3. 3. Gender inclusivity in Information Communication Technology: Some policy indications www.ijhssi.org 63 | P a g e Gender equality vs. Gender equity Gender is defined as a social and cultural constructs based on one‟s biological sex of a person defines his or her roles in society. Gender equality could be defined as full equality between the sexes, where no discrimination against anyone based on his or her sex i.e. “same rights” and the “same opportunities” which must be available to all men and women. But interestingly, full equality in a meaningful and real sense, under the law is vitally necessary but not sufficient. It is the historically, cultural and traditional beliefs that typecast women as inferior to men. So, “gendered” stereotypes and prejudices act as barrier and prevent achievement of full equality between the sexes, of cause of inequality. Thus, gender equality refers to the equal valuing of the roles of women and men. While gender equality is used to refer to the overarching canopy of equal rights and opportunities, together with corresponding lack of gender discrimination in all spheres of human activity, gender equity has a more narrow application and strongly economic or rather, material connotations. The gender equality is generally encompass a broad spectrum of rights and opportunities, but to address issue of gender relations in development gender equity has specific socioeconomic underpinnings hence, the term , gender equity is preffered over gender equality. Moser places equity as the second phase of WID (Women in development), after the welfare approach. The equity approach focused on the subordination of women to men not just in the family, but also in the marketplace, and considered economic independence as synonymous with equity, together with reduction of the inequality between men and women. According to Moser, the equity approach should meet actual strategic gender needs then just practical needs. Policy Indicators: ICT Industry in India adopted best practices in areas of HR to promote the growth and increased employment of women but incidence of feminization and glass ceiling points out to a gendered workplace (NASSCOM-Mencher 2009). The situation, therefore, question gender inclusivity at every level thus, need for policy that is inclusion of equality and equity aspects taken into account during policy formulation. Moser (1989) has coined „Women‟s special need Gender planning approach‟ to take into consideration of different gender needs for men and women as they play different roles in third world society. Gender planning relates to identifying women‟s triple roles (reproductive, productive and community) and distinction between practical and strategic needs. Women involved in participation of labour force are constrained by triple commitments (practical needs). Strategic gender needs involve abolition of gender division of labor, alleviation of the burden of domestic chores and control of male violence. Overarching principle of equality should not just include ‘equal opportunities for jobs and promotion’ but prejudicial practice in recruitment and promotion and in gender relation within workplace has to be countered. The claims of equality can only be fulfilled women practical needs and strategic needs are to be met. Practicable women friendly policy like flexi place, flexi hours, work as part- time to be effectively introduced as employee options. The policies against sexual harassment; paid leave during pregnancy; unpaid leave for rearing children and leave for illness in the family should be followed. Infrastructural facilities like transport during the night, women only transport at night, crèche facility and hostels for working women need to be initiated. The training of women in male-dominated work area widens employment opportunities and abolishes the gender division of labor, thereby, fulfilling the strategic gender. Identifying triple roles for women may provide methodological tools for planning e.g. provision of off-peak transport facilities may meet practical needs but „Women only‟ transport particularly at night provides strategic gender need of countering male violence; provisions of crèche, parenting workshops and women‟s forums etc. are less common in Indian IT industry. The above situation calls for a comprehensive holistic policy need to be formulated at all levels. NASSCOM-Mencher, 2009 points out that for greater gender inclusivity and empowerment of women policy recommendation at all levels of ecosystem can be identified. Individual level: Women, as individuals, have the greatest leverage in bringing about desired changes where awareness and willingness can shatter glass ceilings and stereotypes. Attitudinal change is needed for women to maintain work- life balance. Women can raise themselves by recognizing their skills and weaknesses, upgrading their professional skills etc. to reinforce their collective bargaining power and become role models for others. Societal level: Society plays an important role in shaping beliefs and norms, setting boundaries of conformity consequently shapes access of women to education and workforce participation.
  4. 4. Gender inclusivity in Information Communication Technology: Some policy indications www.ijhssi.org 64 | P a g e In the Indian context, societal level promotes „multiple role models‟ for women rather than stressing on redefining gender relations and not just confining women‟s primary commitment in their homes. Due to societal attitude, career oriented women find work as secondary and feel apologetic and guilty of spending much time at work. They end up being „stereotypes‟ aspiring to be good wives, mothers etc. and for that end in view they even leave careers to be perfect wives, mothers and daughters-in-law. So, sufficient change needs to be brought about in societal attitude. Institutional level Institution should attempt to have supportive structure for women to realize their capabilities. Instituional level it is important not only to provide „equal opportunities incase of employment for men and women; changing perception of male colleagues and bosses regarding perception as women workforce and skills and also it is important to provide strategic needs like night transport for women only night transport, facilities for creche, women hostels for working etc. Organization has provided opportunities to a large number of women, but they have fallen short of empowering them at the leadership level. Policies need to be upgraded to attract women at the preferred level as they have low level of attrition. At institutional level a forum for formulating policies against sexual harassment; awareness on company‟s women friendly policy need to be created. Surveys need to be conducted for voicing women‟s problems and to communicate and create awareness on the best practices of the organization. It should make provision for crèche, practicable flexi-hour policy and also provision for post maternity leave. focusing women who would role model at leadership level balancing home and work; women focus group to discuss work-life balance preference for part-time/flexible work arrangement; equal pay for equal work; salary grades should be transparent to everyone.Attitudes for recruitment should be unbiased not to be coloured by feminine traits or masculine traits; high professional women as mentor, women networking opportunities through seminer and conferences. Governmental level: Suitable legislation, public policies and laws should be introduced by the Govt. to allow and enable inclusivity and diversity across society. Policies like provision of transport for women, security to night shift workers and forum for redressing grievances of women. Government provides tax holidays to these profitable industries. It is losing substantive revenue which could better be spent on supporting physical infrastructure, higher education, research in software technology (Kumar, 2001). The immunity from Government that software companies enjoy regarding issue of handling sexual harassment cases should be strictly enforced (Upadhya, 2006) Women only colleges and institution; focusing women who would role model at leadership level balancing home and work. Incentive to firm giving gender inclusivity, train women in male domain of sales, engineering and technical field; III. CONCLUDING COMMENTS In 1990s and 2000s Information Technology sector has become the largest private sector employing women in India. Due to its employee-friendly/gender neutral human resource policies with emphasis on equality of opportunity and meritocracy, policy like flexi-time and place, Tele-working, internet have attracted many a women to get into technical and managerial positions provided good avenues of employability of women candidates. Consequently, enhanced female participation in public domain has emancipated them from male constriction and raised them to equality claims. Due to high attrition level of workforce in this sector, Software companies have put in place employee-friendly and gender neutral human resource policies with global management practices. Moreover, emphasis on equality of opportunity and meritocracy has encouraged many women who get into technical and managerial position provided good avenues of employability of women candidates i.e. ¼ of workforce (Upadhya, 2006). Short-term change would lead to long term transformation. In the same way, it assumed meeting the practical needs may lead to satisfaction of strategic gender needs. We may add the following observation as follows: Emergence of IT sector has provided a lot of window opportunities for Indian women are evident from the facts emerged from recent NASSCOM study. This sector has helped many women to move beyond the traditional roles of wives and mothers. It enables them to seek employment and careers outside the home. It has also provided platform to question the patriarchal relation at home and to take up profession of their choice. Furthermore, women can now think of alternative professions beyond women exclusive/segregated professions of teachers, nurses, clerks, social workers which used to be conceptualized as „suitable‟ profession for middle class women in India. Thus, employment in ICT sector has challenged many notional constrictions previously imposed on women. IT sector, thus, provides an opportunity for career mobility as well as careers in far-flung areas situated out-side home for women irrespective of constraints they face in the workplace and Society. This situation calls for more women sensitive policy formulation taking into consideration not just equality but equity to make more women inclusive sectors.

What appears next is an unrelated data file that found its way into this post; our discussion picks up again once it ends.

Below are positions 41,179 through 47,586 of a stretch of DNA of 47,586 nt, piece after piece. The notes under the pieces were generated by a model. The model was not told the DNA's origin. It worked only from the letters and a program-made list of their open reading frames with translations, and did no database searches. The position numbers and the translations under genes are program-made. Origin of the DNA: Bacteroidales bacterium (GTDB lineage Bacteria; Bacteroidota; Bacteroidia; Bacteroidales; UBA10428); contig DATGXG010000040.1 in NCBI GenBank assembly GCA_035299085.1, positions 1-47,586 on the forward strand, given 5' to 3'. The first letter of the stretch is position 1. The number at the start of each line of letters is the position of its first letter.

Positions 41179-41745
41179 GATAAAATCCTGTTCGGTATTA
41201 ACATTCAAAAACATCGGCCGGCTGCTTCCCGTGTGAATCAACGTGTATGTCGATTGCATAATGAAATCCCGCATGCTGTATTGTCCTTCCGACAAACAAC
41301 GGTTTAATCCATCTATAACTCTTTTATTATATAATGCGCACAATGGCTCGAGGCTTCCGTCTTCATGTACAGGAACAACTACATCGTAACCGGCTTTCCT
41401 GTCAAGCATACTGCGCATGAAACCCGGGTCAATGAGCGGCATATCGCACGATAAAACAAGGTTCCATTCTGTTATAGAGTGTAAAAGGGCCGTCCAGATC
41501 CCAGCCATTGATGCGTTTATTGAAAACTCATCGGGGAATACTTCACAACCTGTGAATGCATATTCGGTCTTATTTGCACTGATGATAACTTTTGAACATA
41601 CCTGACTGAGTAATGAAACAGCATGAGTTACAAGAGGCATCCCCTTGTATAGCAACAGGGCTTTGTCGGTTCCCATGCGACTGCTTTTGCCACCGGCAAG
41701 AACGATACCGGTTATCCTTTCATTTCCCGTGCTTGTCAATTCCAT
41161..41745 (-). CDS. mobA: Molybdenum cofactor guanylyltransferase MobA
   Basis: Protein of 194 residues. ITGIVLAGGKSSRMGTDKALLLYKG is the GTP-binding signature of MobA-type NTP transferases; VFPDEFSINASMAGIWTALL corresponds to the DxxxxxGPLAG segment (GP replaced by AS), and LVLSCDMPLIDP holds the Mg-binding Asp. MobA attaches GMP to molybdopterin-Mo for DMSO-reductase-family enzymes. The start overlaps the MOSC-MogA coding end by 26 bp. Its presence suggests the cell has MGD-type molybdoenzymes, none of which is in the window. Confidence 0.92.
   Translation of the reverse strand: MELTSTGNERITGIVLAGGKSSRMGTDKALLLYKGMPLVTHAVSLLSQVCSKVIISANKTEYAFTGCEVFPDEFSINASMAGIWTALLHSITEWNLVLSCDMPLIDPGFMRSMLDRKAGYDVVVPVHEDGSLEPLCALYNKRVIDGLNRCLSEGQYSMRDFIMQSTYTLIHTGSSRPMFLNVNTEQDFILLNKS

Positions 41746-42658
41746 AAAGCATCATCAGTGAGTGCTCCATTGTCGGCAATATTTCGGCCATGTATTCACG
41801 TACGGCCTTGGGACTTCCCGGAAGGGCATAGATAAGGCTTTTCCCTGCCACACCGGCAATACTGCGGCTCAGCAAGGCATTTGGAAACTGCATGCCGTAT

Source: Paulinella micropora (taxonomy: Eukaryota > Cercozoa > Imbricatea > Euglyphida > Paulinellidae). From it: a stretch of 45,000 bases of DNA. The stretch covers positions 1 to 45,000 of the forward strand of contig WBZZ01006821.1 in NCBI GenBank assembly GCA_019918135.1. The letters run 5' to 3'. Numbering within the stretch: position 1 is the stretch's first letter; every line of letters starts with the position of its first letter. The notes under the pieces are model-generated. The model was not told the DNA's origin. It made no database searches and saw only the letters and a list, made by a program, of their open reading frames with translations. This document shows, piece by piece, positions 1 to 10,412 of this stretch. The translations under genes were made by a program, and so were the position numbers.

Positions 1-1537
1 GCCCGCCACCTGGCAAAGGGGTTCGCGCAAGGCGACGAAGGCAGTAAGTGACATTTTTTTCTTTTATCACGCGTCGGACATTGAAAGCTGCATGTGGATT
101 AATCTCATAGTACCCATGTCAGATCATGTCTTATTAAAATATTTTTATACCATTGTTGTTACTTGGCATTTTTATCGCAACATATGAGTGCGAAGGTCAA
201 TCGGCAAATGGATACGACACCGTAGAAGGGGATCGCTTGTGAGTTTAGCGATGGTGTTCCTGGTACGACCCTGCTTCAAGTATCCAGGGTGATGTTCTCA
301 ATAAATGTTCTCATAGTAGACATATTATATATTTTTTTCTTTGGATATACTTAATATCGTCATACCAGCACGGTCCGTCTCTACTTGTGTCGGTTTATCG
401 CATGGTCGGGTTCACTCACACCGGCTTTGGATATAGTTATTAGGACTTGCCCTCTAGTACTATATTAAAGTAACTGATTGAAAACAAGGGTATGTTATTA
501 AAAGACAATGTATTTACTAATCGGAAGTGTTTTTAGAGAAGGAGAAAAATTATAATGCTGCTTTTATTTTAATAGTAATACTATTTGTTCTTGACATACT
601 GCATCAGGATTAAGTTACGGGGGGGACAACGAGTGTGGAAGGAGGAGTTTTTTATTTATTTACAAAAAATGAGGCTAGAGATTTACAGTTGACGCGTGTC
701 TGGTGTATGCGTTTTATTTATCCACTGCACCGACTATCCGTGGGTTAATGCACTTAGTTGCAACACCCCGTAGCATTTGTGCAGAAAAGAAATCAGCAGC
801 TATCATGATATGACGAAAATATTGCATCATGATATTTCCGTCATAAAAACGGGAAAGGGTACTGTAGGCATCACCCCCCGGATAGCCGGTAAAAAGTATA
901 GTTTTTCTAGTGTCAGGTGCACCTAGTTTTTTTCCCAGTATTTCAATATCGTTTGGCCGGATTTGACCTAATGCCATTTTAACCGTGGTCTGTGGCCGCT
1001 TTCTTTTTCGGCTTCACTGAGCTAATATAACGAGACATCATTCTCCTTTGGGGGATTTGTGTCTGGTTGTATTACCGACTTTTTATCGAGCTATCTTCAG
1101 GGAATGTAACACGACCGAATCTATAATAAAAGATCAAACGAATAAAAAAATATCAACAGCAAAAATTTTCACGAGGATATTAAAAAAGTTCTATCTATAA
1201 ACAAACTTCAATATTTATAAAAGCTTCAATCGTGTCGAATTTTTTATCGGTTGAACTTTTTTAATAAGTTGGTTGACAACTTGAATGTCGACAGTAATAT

5. 5. Gender inclusivity in Information Communication Technology: Some policy indications www.ijhssi.org 65 | P a g e REFERENCE: [1]. Abraham M. (2008): “Globalization and the Call Center Industry”, International Sociology, 23 (2): 197- 210. [2]. Arfken, D. E., S. L. Bellar, M. M. Helms (2004): “The Ultimate Glass Ceiling Revisited: The Presence of Women on Corporate Boards”, Journal of Business Ethics, 50 (2): 177-186. [3]. Clark, A.W. and T. V. Shekher (2007): “Can Career-Minded Young Women Reverse Gender Discrimination? A View from Bangalore‟s High-Tech Sector”, Gender, Technology and Development, 11 (3): 285-319. [4]. Kelkar, G., G. Shrestha, and N. Veena (2002): “IT Industry and Women‟s Agency: Explorations in Bangalore and Delhi, India”, Gender, Technology and Development, 6(1): 63-84. [5]. Kelkar, G. and D. Nathan (2002): “Gender Relations and Technological Change in Asia”, Current Sociology, 50 (3): 427- 441. [6]. Kumar, N. (2001): “Indian Software Development: International Perspective”, Economic Political Weekly, 36 (45): 4278-4290. [7]. Morgan. S, R. Heeks and S. Arun (2004): Researching ICT-Based Enterprise for Women in Developing Countries: A Gender Perspective Women‟s ICT-Based Enterprise for Development project. IDPM, University of Manchester, UK. Web: http://www.womenictenterprise.org (accessed on 15-9-2010). [8]. Moser, C. (1989): “Gender Planning in the Third World: Meeting Practical and Strategic Gender Needs”, World Development, 17(11): 1799-1825. [9]. NASSCOM-Mencher (2009): Gender Inclusivity in India: Building Empowered organization. New Delhi: NASSCOM. [10]. Shanker, D. (2008): “Gender Relations in IT Companies: An Indian Experience”, Gender, Technology and Development, 12 (2): 185- 207. [11]. Upadhya, C. (2006): “Gender issues in the Indian Software Outsourcing Industry”, in Gurumurthy, A., P. J. Singh, A. Mundkur and M. Swamy (eds.) Gender in the Information Society: Emerging Issues, ICT4D Series, pp.74-84. Bangkok: UNDP-APDIP. http://www.apdip.net./news/genderis.